We recently had a conversation with Shan Aggarwal, Head of Corporate Development at Coinbase, exploring his journey to where he is today, the importance of his professional relationships, and the future of M&A.
Tell us a bit about you, how you came to Coinbase, and what you’re up to there.
I’ve been with Coinbase for about two and a half years now. I run our Corporate Development and Coinbase Venture arms. Broadly speaking, I think about things related to mergers and acquisitions, product strategy, and venture investments in early-stage crypto and fintech startups.
Before Coinbase, I had spent a number of years working at a traditional venture firm, called Greycroft, where I mostly focused on early-stage investing and ended up looking at a lot of fintech companies, which ultimately led me to Coinbase. In early 2017, I noticed this movement of smart folks that I knew, either talking about, thinking about, or working in crypto. That really piqued my interest and allowed me to start peeling off the layers of crypto.
As I learned more about technology, the forward-looking use-cases that could be enabled by smart contract platforms really got me excited about crypto, and so I ultimately joined Coinbase.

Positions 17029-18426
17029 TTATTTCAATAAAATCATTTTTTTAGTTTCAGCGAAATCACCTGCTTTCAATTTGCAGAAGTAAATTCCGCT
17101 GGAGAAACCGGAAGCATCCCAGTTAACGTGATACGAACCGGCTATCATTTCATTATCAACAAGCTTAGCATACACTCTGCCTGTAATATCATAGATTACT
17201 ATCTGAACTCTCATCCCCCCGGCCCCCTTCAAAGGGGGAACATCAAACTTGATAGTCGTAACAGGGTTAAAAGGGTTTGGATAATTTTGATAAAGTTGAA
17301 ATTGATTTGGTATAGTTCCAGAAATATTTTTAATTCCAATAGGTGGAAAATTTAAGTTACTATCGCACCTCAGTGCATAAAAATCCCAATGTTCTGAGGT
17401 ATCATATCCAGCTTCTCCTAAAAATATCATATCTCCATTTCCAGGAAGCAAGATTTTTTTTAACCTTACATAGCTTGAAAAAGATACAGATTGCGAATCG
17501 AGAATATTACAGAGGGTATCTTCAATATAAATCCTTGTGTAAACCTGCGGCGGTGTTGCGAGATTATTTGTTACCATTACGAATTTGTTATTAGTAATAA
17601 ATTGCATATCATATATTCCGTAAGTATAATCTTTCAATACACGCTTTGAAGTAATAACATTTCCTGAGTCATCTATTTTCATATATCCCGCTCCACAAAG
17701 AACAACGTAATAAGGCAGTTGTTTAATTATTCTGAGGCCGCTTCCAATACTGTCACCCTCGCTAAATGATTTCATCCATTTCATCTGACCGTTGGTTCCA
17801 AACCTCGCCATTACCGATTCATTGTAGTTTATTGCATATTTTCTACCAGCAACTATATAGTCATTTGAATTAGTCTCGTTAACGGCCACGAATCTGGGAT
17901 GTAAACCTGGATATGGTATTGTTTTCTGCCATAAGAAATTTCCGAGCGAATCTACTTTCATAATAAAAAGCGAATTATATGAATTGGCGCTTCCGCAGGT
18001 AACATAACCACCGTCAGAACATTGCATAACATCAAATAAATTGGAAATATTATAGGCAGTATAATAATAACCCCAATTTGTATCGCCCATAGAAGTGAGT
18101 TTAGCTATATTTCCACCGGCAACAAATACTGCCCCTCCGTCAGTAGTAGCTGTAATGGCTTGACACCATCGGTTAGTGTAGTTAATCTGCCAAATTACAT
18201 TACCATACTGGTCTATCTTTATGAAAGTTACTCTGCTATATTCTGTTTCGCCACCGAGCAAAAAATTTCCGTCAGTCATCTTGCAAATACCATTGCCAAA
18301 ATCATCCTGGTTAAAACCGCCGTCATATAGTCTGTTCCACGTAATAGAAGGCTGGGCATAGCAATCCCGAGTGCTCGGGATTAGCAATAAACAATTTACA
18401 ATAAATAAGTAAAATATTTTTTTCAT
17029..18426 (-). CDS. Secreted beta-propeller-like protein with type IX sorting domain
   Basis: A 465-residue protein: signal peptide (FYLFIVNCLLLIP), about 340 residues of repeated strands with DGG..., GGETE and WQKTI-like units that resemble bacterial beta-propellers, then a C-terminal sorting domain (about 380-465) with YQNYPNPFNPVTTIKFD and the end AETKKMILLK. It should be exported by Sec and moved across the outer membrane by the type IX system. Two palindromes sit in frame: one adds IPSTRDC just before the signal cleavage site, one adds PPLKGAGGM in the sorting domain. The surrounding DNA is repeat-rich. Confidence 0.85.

Many people use Coinbase as front-end users to manage their cryptocurrency. For those unaware of the venture side, what does that look like?
For some high-level context, Coinbase was founded in 2012 and is now the largest regulated cryptocurrency brokerage, exchange, and custodian. The company’s just about over 1000 people globally. The mergers and acquisitions and investment activity is separate but in a similar vein. We have a fairly active M&A group where we’re looking to acquire businesses and fully integrate one or more of them into our Coinbase products. That’s typically to help drive acceleration in our existing product roadmap.
We’ve made over 15 acquisitions in the history of the company, with the vast majority since the start of 2018. Because crypto is still such a nascent and emerging industry, we notice there is lots of experimentation going on. New ideas, business models, and use cases that are being built using crypto and the technology that underpins it. While we can’t work on all of these different things, we want to ensure that 1) we’re supporting innovation in the space, 2) we’re aligning ourselves with some of the best entrepreneurs, and 3) that we’re staying up to speed on how some of these newer trends and categories emerge
How would you say your network development efforts play into your work? Specifically, coordinating and connecting with entrepreneurs and new projects?
From a network development perspective, my role is interesting in that it’s nearly equally split between external and internal facing. The external part usually includes interfacing with entrepreneurs and investors that are in our ecosystem. I was fortunate to build a good base network from my prior role at Greycroft and that’s translated well, helping me with everything from sourcing or hearing about new potential investments, getting in touch with new potential partners, or even finalizing and closing a deal.